Special Education Classroom Assistant and SEIU Local 73 member Evelyn Davis-West knows Chicago Public Schools well. She works full time at William Bishop Owen elementary school on Chicago’s south side, she went through the school system herself in the 70s and 80s, and she has two children of her own in Chicago schools.
She also knows all too well the stress of being stretched all too thin. Financially, she makes $34,000 a year, below the $35,650 the Department of Housing and Urban Development defines as “very low income” for a two-person household in Cook County, according to this USA Today article. ($57,050 is defined as “low income.”)
Professionally, Evelyn feels like a rubber band stretched to its breaking point, continually being pulled from one assignment to the next, many outside her main focus which is to provide one-on-one attention to students with special needs. One minute she’s in the classroom assisting, the next monitoring students at lunch and recess, the next filling in as a security officer, the next keeping children orderly and safe as they board buses.
Even when she’s in the classroom where she’s most comfortable, having been a teacher for years before leaving at age 32 to have her two kids, she’s stretched thin—often working with more than one student despite the mandate to work one-on-one with a single child with special needs (and often in a crowded classroom of about 30 kindergarteners).
Despite a bachelor’s degree and many years of experience, she isn’t respected, in any respect.
Speaking especially of the children with special needs, Evelyn says, “They need us to hold their hands, to make them feel safe. But we have to be in our right minds, and we can’t be in our right minds on this Ramen noodle budget they’ve got us on.”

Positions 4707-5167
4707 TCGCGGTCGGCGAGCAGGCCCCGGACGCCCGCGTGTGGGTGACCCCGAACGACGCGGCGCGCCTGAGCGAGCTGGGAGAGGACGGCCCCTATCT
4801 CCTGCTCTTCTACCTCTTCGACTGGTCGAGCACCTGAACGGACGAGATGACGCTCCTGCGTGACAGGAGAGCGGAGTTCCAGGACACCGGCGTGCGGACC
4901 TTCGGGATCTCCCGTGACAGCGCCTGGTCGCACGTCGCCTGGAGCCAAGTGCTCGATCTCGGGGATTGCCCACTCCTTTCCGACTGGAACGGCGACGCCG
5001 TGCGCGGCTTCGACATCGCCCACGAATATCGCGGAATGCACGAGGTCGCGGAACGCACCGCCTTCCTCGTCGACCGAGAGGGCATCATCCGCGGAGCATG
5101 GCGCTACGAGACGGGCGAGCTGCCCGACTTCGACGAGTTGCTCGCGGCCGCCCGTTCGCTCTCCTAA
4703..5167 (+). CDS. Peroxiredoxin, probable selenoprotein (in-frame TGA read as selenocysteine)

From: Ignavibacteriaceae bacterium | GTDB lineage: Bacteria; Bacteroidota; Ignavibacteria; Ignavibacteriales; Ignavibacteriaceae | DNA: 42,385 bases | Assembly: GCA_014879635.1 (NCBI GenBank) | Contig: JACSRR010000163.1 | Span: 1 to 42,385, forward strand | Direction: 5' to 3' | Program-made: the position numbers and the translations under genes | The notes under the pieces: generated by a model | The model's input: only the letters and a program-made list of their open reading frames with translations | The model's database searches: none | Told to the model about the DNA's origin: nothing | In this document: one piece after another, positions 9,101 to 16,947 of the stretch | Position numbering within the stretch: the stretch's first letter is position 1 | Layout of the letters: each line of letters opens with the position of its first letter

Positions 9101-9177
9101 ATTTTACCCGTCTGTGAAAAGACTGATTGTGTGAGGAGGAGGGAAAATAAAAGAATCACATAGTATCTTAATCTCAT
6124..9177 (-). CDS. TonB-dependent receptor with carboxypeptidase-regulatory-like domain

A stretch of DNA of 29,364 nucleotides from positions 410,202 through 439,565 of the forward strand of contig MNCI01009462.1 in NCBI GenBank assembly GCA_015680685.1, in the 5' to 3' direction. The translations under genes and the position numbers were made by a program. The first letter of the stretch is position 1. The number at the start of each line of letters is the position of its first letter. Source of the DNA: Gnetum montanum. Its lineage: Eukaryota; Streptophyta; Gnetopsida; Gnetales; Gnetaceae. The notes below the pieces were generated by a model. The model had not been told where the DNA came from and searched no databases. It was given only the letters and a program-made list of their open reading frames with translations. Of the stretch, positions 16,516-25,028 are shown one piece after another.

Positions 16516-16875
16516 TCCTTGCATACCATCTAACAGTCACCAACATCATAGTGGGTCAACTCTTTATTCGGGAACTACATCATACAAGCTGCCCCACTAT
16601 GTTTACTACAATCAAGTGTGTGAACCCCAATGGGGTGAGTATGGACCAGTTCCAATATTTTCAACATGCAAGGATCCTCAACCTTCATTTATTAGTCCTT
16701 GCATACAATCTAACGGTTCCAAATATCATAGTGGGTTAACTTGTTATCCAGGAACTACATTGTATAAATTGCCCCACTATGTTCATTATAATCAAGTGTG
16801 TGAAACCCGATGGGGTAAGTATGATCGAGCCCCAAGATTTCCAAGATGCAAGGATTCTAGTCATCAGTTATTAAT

“Let’s be realistic, the cost of living in Chicago is very high,” she is quoted as saying in the USA Today article. “Right now, keeping it real, I can buy a loaf of bread and a jar of peanut butter."
She and 7,500 other SEIU Local 73 members who work at Chicago Public Schools, such as custodians, security officers and bus aides, are all currently on strike with the city’s 25,000 teachers—standing united for good union jobs for everyone in Chicago and fighting hard for the great schools Chicago’s children deserve.
This strike is just the latest example of working people of different races and from different places joining together to take action for higher wages and the good jobs our communities need. Because Evelyn and her co-workers are united in SEIU Local 73, they have the power to strike for better pay and better jobs. We need to re-write the rules so that every worker across Chicago and across the nation can have a voice on the job and the opportunity to negotiate for fair pay, better benefits and safer workplaces.